The News Courier in Athens, Alabama

July 20, 2013

How does the court commit the mentally ill?

By Jean Cole
jean@athensnews-courier.com

— Limestone County Sheriff Mike Blakely has seen a lot of mentally ill people in more than 30 years in law enforcement. Over the years, law enforcement officers have had to fatally shoot a mentally ill armed resident who fired at officers and they have had to deal with a mentally ill person who committed suicide amid a standoff. They also frequently deal with suicidal people and those who are acting out and may need help.

With mass shootings still fresh in our minds and local schools improving campus security, one might wonder what can be done about people who are dangerously mentally ill.

In Limestone County, the probate judge determines whether a person who is mentally ill can be sent to a state hospital against his or her will. Involuntary committal, as it is called, occurs when a family member or someone else petitions the probate court to have someone sent to the state mental hospital — North Alabama Regional Hospital if they are under age 65 and Bryce Hospital if they are 65 and older — for a certain length of time. Once a mental evaluation is made and a person is committed, he or she cannot leave the facility until he or she is discharged.

Voluntary committal occurs when a person voluntarily agrees to seek treatment in a state mental hospital and can leave when he or she wishes.

More, but why?

Bobbi Bailey, clerk in the probate judge’s office, said the number of petitions has increased in the past few years, and not necessarily because there are more mentally ill people. She said those who have been committed for mental treatment are being released sooner than they used to be — faster turnaround, she called it. As a result, a mentally ill person’s loved one may be back more often to have the person committed again, if needed. Also, the abuse of drugs like methamphetamine, which can induce paranoia, has prompted parents and others to believe their loved ones are mentally ill rather than addicted to drugs, she said. The court does not involuntarily commit people who are addicted to drugs or alcohol; unless it can be determined they have a history of mental illness and are also a danger to themselves or others.

The numbers

The number of seriously mentally ill residents who were involuntarily committed to state hospitals has varied over the past decade, according to data from the probate judge’s office.

Between 2004 and 2013, the years for which the number of both petitions and commitments are available, Limestone County probate judges received a total of 351 petitions to have someone involuntarily committed. After considering those petitions, probate judges committed a total of 210, court records show. Here is the yearly breakdown:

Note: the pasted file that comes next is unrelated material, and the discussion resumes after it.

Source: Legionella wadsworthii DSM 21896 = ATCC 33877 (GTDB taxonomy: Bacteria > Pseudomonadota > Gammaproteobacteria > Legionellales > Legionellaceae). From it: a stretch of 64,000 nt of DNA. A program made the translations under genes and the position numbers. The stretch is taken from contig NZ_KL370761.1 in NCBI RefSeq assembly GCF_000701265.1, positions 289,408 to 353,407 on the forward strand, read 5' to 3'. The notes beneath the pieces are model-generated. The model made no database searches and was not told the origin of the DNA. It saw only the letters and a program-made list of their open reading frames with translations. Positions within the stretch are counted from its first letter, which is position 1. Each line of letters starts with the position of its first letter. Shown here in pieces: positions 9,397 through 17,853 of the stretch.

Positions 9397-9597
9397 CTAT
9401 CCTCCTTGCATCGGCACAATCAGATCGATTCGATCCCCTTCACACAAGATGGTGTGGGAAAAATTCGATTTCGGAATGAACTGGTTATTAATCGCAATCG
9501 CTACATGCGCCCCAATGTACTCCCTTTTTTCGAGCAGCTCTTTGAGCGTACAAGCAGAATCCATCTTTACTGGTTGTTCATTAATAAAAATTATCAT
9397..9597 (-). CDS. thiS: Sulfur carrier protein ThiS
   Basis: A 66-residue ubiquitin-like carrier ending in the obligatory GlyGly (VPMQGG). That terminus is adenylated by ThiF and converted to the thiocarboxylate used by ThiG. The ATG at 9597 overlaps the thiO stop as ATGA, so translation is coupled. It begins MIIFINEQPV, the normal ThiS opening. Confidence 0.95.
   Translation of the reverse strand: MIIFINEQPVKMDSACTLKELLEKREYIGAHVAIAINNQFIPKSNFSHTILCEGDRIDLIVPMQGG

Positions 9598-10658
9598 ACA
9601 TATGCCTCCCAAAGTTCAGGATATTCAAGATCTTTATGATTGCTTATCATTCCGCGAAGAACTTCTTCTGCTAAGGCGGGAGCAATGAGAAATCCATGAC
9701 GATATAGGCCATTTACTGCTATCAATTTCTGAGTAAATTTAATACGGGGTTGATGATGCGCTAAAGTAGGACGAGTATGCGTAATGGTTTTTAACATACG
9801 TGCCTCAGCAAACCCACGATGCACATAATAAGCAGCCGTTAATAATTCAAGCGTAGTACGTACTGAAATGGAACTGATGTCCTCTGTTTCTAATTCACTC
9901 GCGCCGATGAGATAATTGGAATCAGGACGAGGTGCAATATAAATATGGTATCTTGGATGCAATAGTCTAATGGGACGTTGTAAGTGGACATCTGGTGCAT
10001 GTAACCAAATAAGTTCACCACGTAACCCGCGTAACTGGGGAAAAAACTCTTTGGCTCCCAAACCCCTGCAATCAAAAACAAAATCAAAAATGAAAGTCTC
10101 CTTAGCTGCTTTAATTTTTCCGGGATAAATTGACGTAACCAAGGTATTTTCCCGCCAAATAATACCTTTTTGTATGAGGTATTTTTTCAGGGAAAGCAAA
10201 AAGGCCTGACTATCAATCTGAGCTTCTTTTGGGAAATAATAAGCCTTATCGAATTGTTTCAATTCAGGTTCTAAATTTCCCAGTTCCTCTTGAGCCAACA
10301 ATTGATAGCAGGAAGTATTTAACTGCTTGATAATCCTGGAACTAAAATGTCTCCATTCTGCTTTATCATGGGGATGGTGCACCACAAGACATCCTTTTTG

2004: 34 petitions; 22 committed;

2005: 33/24;

2006: 34/21;

2007: 30/21;

2008: 40/15;

2009: 33/17;

2010: 25/17;

2011: 45/25;

2012: 48/30;

2013: 29/18 (partial year totals).

Who can file a petition?

Anyone can file a petition in Limestone County to have someone involuntarily committed. However, the judge must find “clear, unequivocal and convincing evidence” of the following before granting such a request:

• The person is mentally ill; and

• The person, because of the mental illness, poses a real and present threat of substantial harm to himself or to others; and

• The person will continue to experience mental distress and deterioration of ability to function independently if not treated; and

• The person is unable to make a rational decision regarding treatment.

Blakely said he has seen committal evolve over the years.

“When I first became sheriff, if a petition was filed the person could be held in the county jail until they could be mentally evaluated,” he said. “That is not the ideal way.”

Bailey said this is probably a good change since people sometimes petition the court to commit a loved one who is actually addicted to drug or alcohol but not mentally ill. Also, she said, there have been cases where a petition was filed amid a domestic dispute when mental illness was not a factor.

According to Blakely, one of the best changes in helping law enforcement officers deal with people with mental illness came about when Mike Davis was probate judge. He said the court began using a mental health officer. The officer is trained to determine whether a person is exhibiting signs of mental illness and he is authorized to hold a person for 48 hours in some cases.

For example, at 1 a.m. on a Saturday night, when the probate office is closed, an officer might call the mental health officer to report a transient who stepped off an 18-wheeler from California exhibited signs of hysteria and paranoia and was taken to the hospital. Officers don’t know if the transient is high on drugs or mentally ill. If the person does not test positive for drugs, the mental health officer can make a determination and place a 48-hour hold on the transient, which gives family or mental health officials time to act.